Communications regulator Ofcom proposes to extend BT's relief from its formal undertakings to supply very high speed fibre-based network connections because BT says there is no demand for them.
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Wavestream is BT's premier fibre-based service. It offers 2.5Gbps to 10Gbps connections suitable for high speed network build, back-ups, data centre connectivity and disaster recovery. It is aimed at large IT, finance, media and public sector firms.
Ofcom said as Wavestream is an optical product, the wholesale input includes equipment plus dark fibre. The equipment consists of optical interfaces either at BT's point of presence or at the customer premises.
"Wavestream is based on Optical Transport Network technology (OTN) which is still being standardised and developed by vendors. A communications provider who wants Wavestream would buy the whole package from Openreach, ie, interfaces plus the fibre connection," Ofcom said.
BT offers Wavestream over point-to-point, dedicated fibre and shared fibre infrastructure. The former provides a dedicated fibre link between the user premises, while the latter multiplexes wavelengths over BT's shared core network.
The undertakings require BT and Ofcom to agree what to do with respect to products and services which fall under Section 5.46.2 (including Wavestream). The original undertakings gave BT and Ofcom until 21 January 2006 to review these products and agree their arrangements.
Ofcom and BT have extended this grace period several times. On 31 December 2008, Ofcom granted BT an exemption to the undertakings regarding Wavestream National.
Specifically, BT was exempted from:
• Providing a shared infrastructure solution on an equivalence of inputs (EOI) basis until 31 December 2010, by when BT was expected to launch a product on BT's 21st Century Network (21CN) and have it ready for service on 1 January 2011.
• Migrating existing customers onto the EOI system until the end of 2015, subject to a review of both scope and duration of the exemption every two years starting from 2012.
• Providing EOI for the dedicated end-to-end system on an ongoing basis, subject to a review every two years starting from 2012.
Ofcom says in its consultation paper, "BT has now requested an ongoing exemption from providing the shared infrastructure on an EOI basis. The technical standards on which BT is basing its input product are still at an early stage of development and consequently end user demand for such services has yet to emerge."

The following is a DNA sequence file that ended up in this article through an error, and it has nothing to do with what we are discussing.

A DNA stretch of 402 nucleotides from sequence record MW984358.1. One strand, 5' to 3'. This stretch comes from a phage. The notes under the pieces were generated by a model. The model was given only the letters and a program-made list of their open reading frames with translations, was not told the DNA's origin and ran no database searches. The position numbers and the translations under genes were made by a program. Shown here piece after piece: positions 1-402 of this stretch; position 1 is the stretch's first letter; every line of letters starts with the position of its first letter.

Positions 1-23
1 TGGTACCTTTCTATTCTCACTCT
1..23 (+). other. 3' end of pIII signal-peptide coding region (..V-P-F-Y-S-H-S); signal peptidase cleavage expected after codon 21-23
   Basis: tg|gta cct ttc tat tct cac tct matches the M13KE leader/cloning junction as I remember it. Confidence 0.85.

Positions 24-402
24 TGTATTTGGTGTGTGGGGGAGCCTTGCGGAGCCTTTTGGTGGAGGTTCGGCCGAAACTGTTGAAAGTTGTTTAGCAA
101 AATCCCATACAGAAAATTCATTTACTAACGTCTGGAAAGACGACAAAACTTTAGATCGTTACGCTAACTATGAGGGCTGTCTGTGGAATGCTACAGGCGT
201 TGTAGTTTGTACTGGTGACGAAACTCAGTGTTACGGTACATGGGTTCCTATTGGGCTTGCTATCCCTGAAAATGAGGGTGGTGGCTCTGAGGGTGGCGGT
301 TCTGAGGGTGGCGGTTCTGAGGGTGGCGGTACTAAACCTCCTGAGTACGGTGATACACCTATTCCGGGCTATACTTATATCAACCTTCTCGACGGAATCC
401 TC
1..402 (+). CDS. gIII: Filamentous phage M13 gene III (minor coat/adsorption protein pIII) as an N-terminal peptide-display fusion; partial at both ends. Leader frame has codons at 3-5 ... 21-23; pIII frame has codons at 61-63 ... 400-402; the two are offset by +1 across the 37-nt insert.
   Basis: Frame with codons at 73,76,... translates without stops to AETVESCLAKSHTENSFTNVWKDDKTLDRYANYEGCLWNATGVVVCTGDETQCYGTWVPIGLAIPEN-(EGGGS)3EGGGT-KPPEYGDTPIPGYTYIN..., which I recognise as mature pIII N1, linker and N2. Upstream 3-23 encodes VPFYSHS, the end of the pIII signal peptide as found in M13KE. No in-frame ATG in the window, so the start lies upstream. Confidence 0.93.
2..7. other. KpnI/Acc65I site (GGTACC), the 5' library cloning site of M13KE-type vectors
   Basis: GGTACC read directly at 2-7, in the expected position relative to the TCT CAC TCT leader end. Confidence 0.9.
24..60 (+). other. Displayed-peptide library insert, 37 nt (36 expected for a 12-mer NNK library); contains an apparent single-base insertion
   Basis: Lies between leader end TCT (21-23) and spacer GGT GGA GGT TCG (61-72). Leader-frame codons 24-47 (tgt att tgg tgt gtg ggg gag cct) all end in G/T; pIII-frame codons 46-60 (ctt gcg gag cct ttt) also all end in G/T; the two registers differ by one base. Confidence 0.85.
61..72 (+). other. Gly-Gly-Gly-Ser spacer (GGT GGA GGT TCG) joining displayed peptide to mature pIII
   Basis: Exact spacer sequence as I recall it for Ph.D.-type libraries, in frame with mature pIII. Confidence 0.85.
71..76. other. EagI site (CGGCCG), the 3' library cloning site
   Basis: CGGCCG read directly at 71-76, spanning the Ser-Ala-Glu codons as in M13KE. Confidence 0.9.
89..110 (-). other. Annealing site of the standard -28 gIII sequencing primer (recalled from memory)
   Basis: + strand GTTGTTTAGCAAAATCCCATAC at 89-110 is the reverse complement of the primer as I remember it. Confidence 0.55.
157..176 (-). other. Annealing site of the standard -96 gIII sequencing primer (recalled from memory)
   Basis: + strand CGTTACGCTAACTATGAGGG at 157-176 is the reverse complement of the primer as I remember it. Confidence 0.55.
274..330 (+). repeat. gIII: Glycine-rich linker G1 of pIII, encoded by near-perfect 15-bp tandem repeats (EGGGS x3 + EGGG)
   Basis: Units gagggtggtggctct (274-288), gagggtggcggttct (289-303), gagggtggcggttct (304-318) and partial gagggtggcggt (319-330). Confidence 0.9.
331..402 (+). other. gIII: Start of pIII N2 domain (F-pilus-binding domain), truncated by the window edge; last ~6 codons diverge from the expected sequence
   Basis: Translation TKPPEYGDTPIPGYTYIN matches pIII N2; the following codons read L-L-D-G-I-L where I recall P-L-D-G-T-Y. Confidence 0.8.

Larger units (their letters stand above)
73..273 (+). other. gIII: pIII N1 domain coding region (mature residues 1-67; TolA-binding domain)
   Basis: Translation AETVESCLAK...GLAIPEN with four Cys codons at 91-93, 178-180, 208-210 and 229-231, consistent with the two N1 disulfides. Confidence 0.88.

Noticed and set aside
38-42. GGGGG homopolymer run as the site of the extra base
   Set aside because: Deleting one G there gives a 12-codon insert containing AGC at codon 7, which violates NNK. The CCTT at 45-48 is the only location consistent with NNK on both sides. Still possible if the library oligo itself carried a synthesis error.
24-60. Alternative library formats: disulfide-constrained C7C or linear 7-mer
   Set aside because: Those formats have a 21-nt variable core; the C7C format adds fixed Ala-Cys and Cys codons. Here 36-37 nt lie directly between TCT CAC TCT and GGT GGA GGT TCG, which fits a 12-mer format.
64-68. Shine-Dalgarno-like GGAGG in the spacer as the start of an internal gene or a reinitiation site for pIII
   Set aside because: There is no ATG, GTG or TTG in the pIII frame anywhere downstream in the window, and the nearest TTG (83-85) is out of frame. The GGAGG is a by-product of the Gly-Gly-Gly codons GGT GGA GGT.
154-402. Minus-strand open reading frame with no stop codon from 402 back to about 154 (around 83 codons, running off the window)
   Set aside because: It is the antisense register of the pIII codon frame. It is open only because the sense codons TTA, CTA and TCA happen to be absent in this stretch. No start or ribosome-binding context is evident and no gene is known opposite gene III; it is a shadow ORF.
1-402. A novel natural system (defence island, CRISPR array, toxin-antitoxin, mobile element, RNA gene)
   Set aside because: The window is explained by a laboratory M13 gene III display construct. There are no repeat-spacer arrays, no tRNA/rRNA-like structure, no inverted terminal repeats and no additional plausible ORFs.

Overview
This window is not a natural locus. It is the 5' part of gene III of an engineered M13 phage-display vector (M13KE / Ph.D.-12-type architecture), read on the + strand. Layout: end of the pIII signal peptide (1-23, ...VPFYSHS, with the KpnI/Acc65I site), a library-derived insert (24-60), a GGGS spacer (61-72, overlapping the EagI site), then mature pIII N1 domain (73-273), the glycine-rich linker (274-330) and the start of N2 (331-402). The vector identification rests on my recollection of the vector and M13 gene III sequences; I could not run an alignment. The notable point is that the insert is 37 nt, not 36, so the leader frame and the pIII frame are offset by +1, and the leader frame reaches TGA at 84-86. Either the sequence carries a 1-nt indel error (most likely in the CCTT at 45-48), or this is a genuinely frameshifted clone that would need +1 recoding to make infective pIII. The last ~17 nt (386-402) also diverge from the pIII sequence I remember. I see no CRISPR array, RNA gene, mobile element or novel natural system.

Ofcom said BT's retail divisions would have to pay higher prices if BT Wholesale were to price Wavestream on an EOI basis.
"BT therefore considers that it would not be proportionate to require it to consume an EOI upstream input, particularly as there is no evidence of competitive harm at present," it said.
Ofcom said it was minded to grant BT's request provided it could review the deal in 2011. "We recognise that today BT's competitors have a number of options for supplying services similar to BT's Wavestream," it said.
"We also accept that services based on the technology BT has been developing for its upstream EOI input into Wavestream National are still evolving and user demand has yet to emerge.
"While to date we have not yet carried out a formal review of the relevant markets to enable us to assess the competitive state of the market, which includes Wavestream National services, we will be launching a review of the business connectivity market shortly," it said.
Ofcom said it had asked Openreach for a commitment to continue developing an upstream product based on Optical Transport Network (OTN) technology that would allow its wholesale customers to develop downstream solutions that could compete with Wavestream.
Openreach had agreed to have this ready by 31 December 2011 if Ofcom granted the present exemption request, the regulator.